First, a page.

After Rick, Cristi and I arrived at our evening hunting spot I prepared to load my gun.  As I jacked a shell into the chamber I noticed the large amount of red dirt in the barrel, despite the fact that my gun had been in a case while driving. With no time to clean the gun before our hunt began, I could only hope that the excessive amount of dirt would not cause a malfunction.  Thanks to Rick’s champion calling skills, I soon tagged my second gobbler, I emptied my remaining shells along with another a handful of dirt, obviously the excessive dirt in the Vinci barrel did not cause any problems, although I could swear that I saw of puff of red dust fly when I shot the bird. Perhaps the dirt added an extra wallop to the Federal load I was using, but I doubt it. Ideally you should always have a clean gun, but with real, in-the-field hunting situations it is not always possible to do so.

Perhaps Leonardo Da Vinci, master artist, innovative thinker and the namesake of the gun said it best, “Simplicity is the highest form of sophistication.” Benelli has created a shotgun that is simple, hassle-free and fun to shoot. Guns and Ammo magazine’s Peyton Miller said, “the only thing wrong with the Vinci is that you can’t keep it loaded.” I tend to agree with Peyton.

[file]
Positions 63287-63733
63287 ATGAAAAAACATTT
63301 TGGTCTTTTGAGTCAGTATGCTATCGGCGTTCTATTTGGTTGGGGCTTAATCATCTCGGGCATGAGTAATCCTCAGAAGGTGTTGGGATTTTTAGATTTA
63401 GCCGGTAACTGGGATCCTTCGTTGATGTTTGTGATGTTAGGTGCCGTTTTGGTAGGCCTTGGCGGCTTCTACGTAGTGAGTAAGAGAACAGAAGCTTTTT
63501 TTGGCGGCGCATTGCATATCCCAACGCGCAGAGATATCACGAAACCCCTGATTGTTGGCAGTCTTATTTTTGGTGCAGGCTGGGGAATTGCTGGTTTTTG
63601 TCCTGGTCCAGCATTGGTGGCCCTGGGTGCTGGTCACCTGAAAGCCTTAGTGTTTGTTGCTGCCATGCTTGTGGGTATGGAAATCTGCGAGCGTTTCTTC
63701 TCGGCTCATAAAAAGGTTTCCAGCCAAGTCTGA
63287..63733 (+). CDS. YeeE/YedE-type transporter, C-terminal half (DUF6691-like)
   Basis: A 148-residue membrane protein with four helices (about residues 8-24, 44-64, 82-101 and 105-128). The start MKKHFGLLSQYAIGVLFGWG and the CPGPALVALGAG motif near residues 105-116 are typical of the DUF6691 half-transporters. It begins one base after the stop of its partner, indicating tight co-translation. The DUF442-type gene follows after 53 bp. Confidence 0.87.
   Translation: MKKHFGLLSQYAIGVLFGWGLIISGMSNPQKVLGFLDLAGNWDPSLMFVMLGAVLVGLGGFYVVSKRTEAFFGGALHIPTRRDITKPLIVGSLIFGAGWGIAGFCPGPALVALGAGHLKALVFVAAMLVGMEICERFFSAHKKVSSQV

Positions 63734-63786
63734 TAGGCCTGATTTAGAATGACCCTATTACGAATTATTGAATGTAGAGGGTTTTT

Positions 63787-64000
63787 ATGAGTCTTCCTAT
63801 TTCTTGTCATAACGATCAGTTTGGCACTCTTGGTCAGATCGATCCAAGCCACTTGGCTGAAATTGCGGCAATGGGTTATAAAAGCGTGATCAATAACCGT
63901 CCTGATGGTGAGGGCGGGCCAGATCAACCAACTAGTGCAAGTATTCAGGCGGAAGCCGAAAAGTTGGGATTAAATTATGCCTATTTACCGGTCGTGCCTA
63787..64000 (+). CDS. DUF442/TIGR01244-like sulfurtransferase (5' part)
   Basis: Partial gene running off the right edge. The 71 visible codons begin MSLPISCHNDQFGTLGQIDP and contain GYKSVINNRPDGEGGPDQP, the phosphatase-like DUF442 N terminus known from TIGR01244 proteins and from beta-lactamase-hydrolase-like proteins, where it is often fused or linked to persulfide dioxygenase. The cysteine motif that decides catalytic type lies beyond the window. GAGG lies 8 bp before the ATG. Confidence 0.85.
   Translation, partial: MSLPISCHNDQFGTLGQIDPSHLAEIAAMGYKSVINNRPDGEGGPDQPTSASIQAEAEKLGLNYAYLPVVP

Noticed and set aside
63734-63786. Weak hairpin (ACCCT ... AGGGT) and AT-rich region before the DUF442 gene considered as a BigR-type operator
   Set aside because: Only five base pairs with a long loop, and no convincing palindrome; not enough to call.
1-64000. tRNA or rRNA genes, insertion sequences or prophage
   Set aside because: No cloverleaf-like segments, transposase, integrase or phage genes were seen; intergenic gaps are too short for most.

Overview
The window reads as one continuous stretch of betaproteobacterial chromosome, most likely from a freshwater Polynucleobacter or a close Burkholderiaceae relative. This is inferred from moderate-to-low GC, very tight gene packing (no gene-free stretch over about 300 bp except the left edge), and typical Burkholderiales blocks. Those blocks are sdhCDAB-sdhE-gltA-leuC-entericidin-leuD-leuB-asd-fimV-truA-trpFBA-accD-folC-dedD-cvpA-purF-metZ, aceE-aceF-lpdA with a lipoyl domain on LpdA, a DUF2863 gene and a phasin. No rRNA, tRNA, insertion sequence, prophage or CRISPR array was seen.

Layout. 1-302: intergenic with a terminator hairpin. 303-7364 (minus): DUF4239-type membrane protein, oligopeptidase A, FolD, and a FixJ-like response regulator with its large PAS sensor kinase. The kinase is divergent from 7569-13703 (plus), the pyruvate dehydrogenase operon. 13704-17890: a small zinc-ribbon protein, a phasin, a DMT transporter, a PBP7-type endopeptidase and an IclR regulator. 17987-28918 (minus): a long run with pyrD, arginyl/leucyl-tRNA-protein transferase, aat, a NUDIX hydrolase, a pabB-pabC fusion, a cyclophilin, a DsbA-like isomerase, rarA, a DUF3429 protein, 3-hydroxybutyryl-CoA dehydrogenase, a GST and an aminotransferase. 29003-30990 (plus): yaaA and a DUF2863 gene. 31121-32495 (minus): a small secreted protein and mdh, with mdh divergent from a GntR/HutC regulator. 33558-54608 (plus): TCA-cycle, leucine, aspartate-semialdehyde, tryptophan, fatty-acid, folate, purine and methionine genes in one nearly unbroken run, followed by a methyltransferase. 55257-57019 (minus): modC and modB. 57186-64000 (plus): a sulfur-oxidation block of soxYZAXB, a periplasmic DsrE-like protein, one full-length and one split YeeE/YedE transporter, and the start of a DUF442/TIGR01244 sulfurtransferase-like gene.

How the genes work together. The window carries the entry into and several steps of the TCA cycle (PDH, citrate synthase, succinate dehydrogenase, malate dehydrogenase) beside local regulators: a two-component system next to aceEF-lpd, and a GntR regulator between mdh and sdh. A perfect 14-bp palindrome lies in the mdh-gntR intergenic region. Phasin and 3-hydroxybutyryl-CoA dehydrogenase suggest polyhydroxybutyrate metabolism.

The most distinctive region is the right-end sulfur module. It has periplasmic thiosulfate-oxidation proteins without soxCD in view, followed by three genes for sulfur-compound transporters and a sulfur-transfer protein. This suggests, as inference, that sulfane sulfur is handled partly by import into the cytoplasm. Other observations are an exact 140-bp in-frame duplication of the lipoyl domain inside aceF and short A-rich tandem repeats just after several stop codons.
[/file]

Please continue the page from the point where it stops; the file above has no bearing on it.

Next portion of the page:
From the fertile farm fields of South America to the target rich rolling hills covered in red dirt, the Benelli Vinci really doesn’t need any slick marketing campaign to convince serious shooters that this gun is worth its weight in gold and is well on its way to the front of the gun safe.

Useful resources:

Benelli USA

Hunter’s Specialties

SHE Safari

Rut and Strut Outfitters

Beauty and the Beast

Georgia Pellegrini stands at the crossroads of the Upper East Side in Manhattan and the Lazy Triple Creek Ranch in the Big Hole Mountains of Idaho.

A Harvard and Wellesley alum, she takes to the fields with a 20-gauge shotgun ready to bag any game bird, as part of her quest to fuse hunting with haute cuisine.